And while Kurdish grievances are understandable, a Kurdish unilateral declaration of independence could exacerbate rather than remedy these grievances.
2- Israel’s Divisive Support
Iran, Turkey and Syria oppose redrawing the map of the Middle East – in Iraqi Kurdistan or elsewhere – as this could threaten the stability of all shareholders – except one. It is not a coincidence that Israel is pushing for Kurdish independence despite its vehement objection to a truly Palestinian self-determination.
Supporting Kurdish independence entails no cost and no political implications for Israel because Washington is either unwilling or unable to hold Tel Aviv accountable for its intransigence. Moreover, Israel regards the Kurds as a buffer against Iran and Arab nations. An additional objective is that it also divides a once powerful foe in Iraq – a country that Israel believes is in part controlled by its number one obsession: Iran. Weakening Baghdad and Tehran in one swoop would be a great strategic achievement for Israel.
Western governments oppose a secession of Iraqi Kurdistan from Iraq, arguing it will undermine the fight against ISIS and escalate tensions with Baghdad. While the United States has expressed its opposition to the referendum and its commitment to a unified Iraq, it might still follow in Israel steps in the future and recognize an independent Kurdistan. A pointer to that is that long before the referendum the United States has allowed two major American oil companies, ExxonMobil and Chevron, to operate in Iraqi Kurdistan against the wishes and objections of the Iraqi central government.
Moreover, the US might be keen to establish military bases in the breakaway region close to Iran. Israel, the United States and Iran under the Shah had a long history of supporting and arming Iraqi Kurds against the regime of Saddam Hussein.
3- Russia’s Position
Kurdistan’s independence poses a real dilemma for Russia. It would likely hurt Russia’s interests in the region. It would not only jeopardize Russia’s relations with Baghdad but would also put Russia at odds with Turkey and Iran, two powers Moscow is presently aligned with in the Middle East.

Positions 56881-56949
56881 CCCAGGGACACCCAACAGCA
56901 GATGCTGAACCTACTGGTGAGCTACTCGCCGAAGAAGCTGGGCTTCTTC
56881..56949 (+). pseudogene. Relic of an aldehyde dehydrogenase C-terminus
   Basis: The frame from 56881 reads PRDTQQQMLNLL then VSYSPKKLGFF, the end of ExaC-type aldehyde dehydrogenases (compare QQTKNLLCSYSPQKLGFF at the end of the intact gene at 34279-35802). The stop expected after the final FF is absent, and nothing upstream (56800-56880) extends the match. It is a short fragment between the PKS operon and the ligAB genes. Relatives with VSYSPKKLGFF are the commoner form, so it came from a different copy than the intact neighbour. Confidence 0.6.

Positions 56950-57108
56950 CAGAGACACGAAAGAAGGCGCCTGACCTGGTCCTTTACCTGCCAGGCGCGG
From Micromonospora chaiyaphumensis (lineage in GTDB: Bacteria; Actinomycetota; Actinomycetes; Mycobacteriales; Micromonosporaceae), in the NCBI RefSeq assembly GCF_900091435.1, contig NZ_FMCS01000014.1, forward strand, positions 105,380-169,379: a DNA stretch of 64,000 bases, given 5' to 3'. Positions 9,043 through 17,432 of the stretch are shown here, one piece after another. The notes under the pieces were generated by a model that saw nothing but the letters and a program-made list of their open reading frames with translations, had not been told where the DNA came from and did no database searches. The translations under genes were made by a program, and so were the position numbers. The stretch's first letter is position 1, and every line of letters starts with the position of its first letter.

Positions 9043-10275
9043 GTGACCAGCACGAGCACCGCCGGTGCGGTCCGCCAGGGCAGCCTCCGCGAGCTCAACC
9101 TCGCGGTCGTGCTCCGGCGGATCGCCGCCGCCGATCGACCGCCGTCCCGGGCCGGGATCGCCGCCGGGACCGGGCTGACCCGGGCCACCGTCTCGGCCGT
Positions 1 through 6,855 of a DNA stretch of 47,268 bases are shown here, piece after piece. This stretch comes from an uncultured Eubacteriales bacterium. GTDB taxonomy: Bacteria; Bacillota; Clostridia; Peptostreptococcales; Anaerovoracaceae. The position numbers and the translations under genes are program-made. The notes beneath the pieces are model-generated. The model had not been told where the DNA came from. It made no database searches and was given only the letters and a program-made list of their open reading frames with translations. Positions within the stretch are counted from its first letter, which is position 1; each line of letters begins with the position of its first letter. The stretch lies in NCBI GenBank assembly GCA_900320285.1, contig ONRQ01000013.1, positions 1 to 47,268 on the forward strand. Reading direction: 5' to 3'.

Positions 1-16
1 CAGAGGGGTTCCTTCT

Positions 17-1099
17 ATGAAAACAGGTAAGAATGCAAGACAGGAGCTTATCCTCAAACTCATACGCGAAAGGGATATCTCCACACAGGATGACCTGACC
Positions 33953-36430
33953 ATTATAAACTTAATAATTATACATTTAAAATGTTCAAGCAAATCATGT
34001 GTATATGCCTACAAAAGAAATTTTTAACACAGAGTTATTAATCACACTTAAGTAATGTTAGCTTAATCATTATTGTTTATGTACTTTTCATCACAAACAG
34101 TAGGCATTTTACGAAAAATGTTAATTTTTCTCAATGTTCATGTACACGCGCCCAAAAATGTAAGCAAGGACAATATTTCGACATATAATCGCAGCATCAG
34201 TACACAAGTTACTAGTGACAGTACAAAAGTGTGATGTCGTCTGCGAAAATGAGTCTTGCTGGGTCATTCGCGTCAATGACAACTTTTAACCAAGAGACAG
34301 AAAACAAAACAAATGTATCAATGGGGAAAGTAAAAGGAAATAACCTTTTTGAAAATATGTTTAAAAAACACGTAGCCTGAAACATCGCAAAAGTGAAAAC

Since Kirkuk came under Kurdish control in 2014, Russian energy giants have shown great interest in developing oil and gas fields in Iraqi Kurdistan. But with Kurdish-controlled areas in Iraq being landlocked, oil exports are entirely dependent on transportation to seaports through Iraq’s mainland or Turkey. As both Russia’s Gazprom and Roseneft are investing in developing Kurdistan’s oilfields and gasfields and also reselling Kurdish oil, they need the transportation link to remain open. If Turkey follows through its threat to shut the Kirkuk-Ceyhan pipeline in the event that Kurdistan declares independence, Russia’s investments in the region could go bust.
One should not also forget that the idea of independence for ethnic minorities still hits home in Russia, as the memories of Chechnya’s strife for independence are still fresh.
Regional Tension Could Ignite Conflict
There is a risk that a potentially dangerous conflict could erupt between Iraqi Kurdistan and an emboldened and confident Iraq demanding the return of Kirkuk to the authority of the central government in Baghdad and refusing bluntly any calls for Kurdish independence. Such a conflict could involve Iran, Turkey, Israel, Saudi Arabia and, by proxy, the United States and Russia.
Immediately after the vote, the Iraqi government authorized the prime minister to take all measures to preserve the country’s unity. The Iraqi government will not accept the annexation of the Kirkuk region.
Iran, Iraq and Syria know first-hand the adverse impact of sanctions having experienced them in one form or another. This alone should push them to work with the United States and Turkey to adopt a collective, calibrated approach that sends a clear message to Iraqi Kurds and their leadership that taking unilateral steps to divide Iraq and create facts on the ground could undo the progress they have achieved over the past 25 years.
However, they should also simultaneously provide the Kurds with the means to have a volte-face on the independence issue by following the dictates of the Iraqi constitution and referring to the Iraqi Supreme court when they have disputes with the federal government.
In the final analysis, Turkey is the single most important player that could break or make Iraqi Kurdistan’s quest for independence. What price would then Turkey extract from the KRG for allowing oil exports through its territory; nothing less than a settlement of the Kurdish question in Turkey.
Alternatively, Turkey, looking at the overall geopolitical picture, may decide to smother the Iraqi Kurds’ quest for independence in return for sharing some of Iraq’s vast oil wealth. The Turks have always coveted the region's oil wealth.
*Dr Mamdouh G. Salameh is an international oil economist. He is one of the world’s leading experts on oil. He is also a visiting professor of energy economics at the ESCP Europe Business School in London.